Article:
The burial place at the Junction was opened at a later day. The first person buried here was an elderly man by the name of Story, and it is said that Dr. Spellman offered a young man a rifle if be would rap three times on his grave and report Mr. Story's name. The offer was not accepted.

The first male child born in town was Eli Smith. He was born Nov. 19, 1784, and died March 31, 1858. The first female child was Frances Hall, born Aug. 23, 1783.

The first marriage recorded as taking place in town was that of Asa Town and Mabel Andrews. They were married by Nathan Castle, Esq., June 11, 1795. The second was that of Dan Griffin and Catharine Merriam, by Martin Powell, Esq. The first birth recorded was that of Alvin Basset, May 25, 1793, and the first deaths those of Remember and Ruth Tubbs, March 21, 1788.

The oldest person now living (March, 1861,) is Job Bates, Esq., who is 93 years of age. In 1830 Mr. Knickerbocker died at the age of 100 years.

 

 

 

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The first physician was Elkanah Billings. Dr. Garlick and Dr. Spellman succeeded him, the latter of whom settled at Essex Junction, and built a house on the spot now occupied by David Tyler's hotel. He is spoken of as an excellent physician, though sceptical in his religious sentiments. Drs. Pearly Warner, Truman Powell and John Perrigo were afterwards successively located at Page's Corner. Still later Dr. Mason Mead began practice also at Page's Corner, and afterwards located himself precisely at the geographical center of the town, from whence, in advanced age, he moved to Plattsburgh, N. Y., where he died. Dr. J. W. Emery, Dr. Simon Tubbs and Dr. Marcus Swain were scientific practitioners and worthy citizens. Succeeding these were Drs. H. N. Curtis, John Work and L. C. Butler, all of whom are dead, or residents of other localities save the last named.

Save an occasional epidemic—such as scarlatina, typhoid fever, or erysipelas—this town was probably as healthy as any of the surrounding towns. The early settlers were a hardy race of men, and were perhaps less exposed to temptations, or opportunities for excess, than the people of this day. They had fewer luxuries of life, and, in consequence, less of the "ills" that afflict. They were inured to hardship and fatigue, to hunger and cold. In 1789 there was a great scarcity of provisions, in consequence of the corn crop of that year being entirely cut off by a flood. Many families suffered greatly and were reduced to the severest extremity. Some almost starved.

The Revolutionary soldiers who lived and died in town were Samuel Bradley, Stephen Butler, David Day, Gideon Curtis, Wm. Ingraham, Jonathan Bixby and Thomas Chipman, the first four of whom were pensioners. Samuel Bradley was in the battle of Bennington. The powder-horn which he used on that occasion is now in possession of his descendants. Its capacity was three-fourths of a pound. At the commencement of the battle it was well filled; at the close, it was all gone, having been consumed in charges for his rifle during the day. He was distinguished for his courage and coolness in the hour of battle, and it is related of him that, as the battle began, a young man stationed near him became frightened, lost his self-control, and started to run from the field. He was met by Mr. Bradley, with the remark, "Stop, sir, face about and do your duty like a man!" This reassured the young man and, after a moment's pause, he replied, "I will," and fought bravely to the close of the engagement. Mr. Bradley was the first captain of the militia in town, and served in that capacity five years. He was subsequently chosen deacon of the Congregational church, which office he held until his death, June 30, 1834. He was eminently pious and exemplary, and regarded as, a peacemaker by all who knew him.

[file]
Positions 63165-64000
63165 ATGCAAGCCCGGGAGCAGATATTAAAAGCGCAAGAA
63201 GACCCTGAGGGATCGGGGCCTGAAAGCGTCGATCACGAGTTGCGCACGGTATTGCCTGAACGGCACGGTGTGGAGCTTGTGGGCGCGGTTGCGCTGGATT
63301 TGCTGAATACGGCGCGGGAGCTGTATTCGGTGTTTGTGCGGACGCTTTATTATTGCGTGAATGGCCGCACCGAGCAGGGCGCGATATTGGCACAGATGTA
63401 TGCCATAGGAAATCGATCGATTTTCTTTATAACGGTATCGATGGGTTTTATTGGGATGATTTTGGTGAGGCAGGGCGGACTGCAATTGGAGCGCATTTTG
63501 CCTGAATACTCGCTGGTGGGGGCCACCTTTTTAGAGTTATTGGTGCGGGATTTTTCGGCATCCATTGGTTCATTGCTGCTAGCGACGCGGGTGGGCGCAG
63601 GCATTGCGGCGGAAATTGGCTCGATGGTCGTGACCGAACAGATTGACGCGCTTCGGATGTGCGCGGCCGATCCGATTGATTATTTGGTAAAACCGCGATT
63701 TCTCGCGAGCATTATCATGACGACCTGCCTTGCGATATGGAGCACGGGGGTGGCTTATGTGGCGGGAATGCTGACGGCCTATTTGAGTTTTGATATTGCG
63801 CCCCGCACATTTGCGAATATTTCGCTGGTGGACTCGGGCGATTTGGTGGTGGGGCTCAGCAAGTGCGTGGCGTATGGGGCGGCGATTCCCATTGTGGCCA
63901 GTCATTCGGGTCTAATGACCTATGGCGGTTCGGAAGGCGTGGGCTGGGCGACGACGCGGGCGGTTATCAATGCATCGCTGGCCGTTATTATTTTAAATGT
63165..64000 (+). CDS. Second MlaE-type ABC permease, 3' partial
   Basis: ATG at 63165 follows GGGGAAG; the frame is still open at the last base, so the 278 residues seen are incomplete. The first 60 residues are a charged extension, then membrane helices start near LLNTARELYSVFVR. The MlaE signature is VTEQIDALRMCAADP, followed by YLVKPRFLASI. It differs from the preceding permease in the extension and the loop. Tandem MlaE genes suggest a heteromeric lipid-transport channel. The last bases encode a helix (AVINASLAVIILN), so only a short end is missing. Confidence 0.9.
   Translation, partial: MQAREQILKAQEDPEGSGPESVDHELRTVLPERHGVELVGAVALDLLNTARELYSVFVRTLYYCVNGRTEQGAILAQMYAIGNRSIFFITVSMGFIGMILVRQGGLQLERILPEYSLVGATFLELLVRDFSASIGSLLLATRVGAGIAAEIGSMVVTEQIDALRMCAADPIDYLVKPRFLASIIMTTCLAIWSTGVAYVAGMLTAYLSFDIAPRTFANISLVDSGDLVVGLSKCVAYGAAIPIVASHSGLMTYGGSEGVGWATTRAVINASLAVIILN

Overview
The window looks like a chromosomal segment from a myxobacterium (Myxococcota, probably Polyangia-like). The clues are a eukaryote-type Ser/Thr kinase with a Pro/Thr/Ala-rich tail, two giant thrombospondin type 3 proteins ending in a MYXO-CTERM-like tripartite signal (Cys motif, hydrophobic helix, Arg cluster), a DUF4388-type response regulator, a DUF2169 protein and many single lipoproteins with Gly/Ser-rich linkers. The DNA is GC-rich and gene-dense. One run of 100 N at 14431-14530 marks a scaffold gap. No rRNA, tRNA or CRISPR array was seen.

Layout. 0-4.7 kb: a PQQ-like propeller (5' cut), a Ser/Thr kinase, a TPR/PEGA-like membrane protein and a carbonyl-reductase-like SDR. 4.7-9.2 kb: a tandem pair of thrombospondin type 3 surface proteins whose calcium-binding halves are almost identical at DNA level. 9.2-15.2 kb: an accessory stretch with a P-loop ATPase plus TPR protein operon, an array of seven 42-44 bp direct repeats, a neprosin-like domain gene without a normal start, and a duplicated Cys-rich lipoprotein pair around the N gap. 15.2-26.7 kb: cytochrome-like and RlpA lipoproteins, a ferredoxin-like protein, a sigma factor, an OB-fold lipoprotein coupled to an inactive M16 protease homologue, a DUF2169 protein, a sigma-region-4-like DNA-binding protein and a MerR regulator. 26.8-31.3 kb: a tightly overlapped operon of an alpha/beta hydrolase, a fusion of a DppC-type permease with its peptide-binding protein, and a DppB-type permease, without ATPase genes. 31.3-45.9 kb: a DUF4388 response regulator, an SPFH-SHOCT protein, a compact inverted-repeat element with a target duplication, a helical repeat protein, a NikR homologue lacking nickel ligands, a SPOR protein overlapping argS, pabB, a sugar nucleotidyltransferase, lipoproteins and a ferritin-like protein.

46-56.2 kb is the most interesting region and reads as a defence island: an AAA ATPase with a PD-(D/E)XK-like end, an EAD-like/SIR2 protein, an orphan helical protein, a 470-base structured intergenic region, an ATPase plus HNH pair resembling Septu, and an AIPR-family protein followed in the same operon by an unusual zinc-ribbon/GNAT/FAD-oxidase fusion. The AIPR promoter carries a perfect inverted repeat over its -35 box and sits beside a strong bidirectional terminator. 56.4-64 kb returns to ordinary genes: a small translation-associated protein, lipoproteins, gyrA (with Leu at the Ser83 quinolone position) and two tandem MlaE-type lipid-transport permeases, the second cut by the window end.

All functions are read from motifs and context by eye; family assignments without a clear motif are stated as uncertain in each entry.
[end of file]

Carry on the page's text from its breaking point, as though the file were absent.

Stephen Butler enlisted at the age of 19, being then a resident of Litchfield county, Conn., and served till the peace of '83. All of them were true patriots and lovers of their country.

The liberally educated men, natives of this town, are as follows: Samuel Buell, who died soon after he completed his collegiate studies, and when about to enter upon his preparation for the ministry in 1819; Irad C. Day, an eminent lawyer in town for many years and afterwards at Muscatine, Iowa, where he died; Franklin Butler, John E. Hamilton, Sanford Halbert, who are distinguished ministers of the gospel, and Milton R. Tyler, all of whom are graduates of the University of Vermont. In addition to these, several residents of the town, not natives, are also graduates of the same college: Silas C. Freeman, of the class of 1820; John B. Herrick, pastor of the Presbyterian church at Malone, N. Y.; George E. Herrick, now a missionary of the American Board in Turkey.

In 1824, and for several years following, "no small stir" was made among that class of people in town most noted for their credulity and superstitious notions, by the assertion that, in a certain locality in the eastern part of the town, large quantities of gold and silver coin lay buried. The story runs thus: Many years previous to the settlement of this state a company of Spaniards came from Canada with a vast amount of silver and gold, and encamped on Camel's Hump, where they manufactured it into Spanish coin. Portions of this rich treasure were thought to have been buried from time to time along the route. In confirmation of this theory it was alledged that crucibles or vessels for melting the precious metals had been found near the Hump; that there were marked trees, extending from the latter place to Essex and thence northward toward Canada, evidently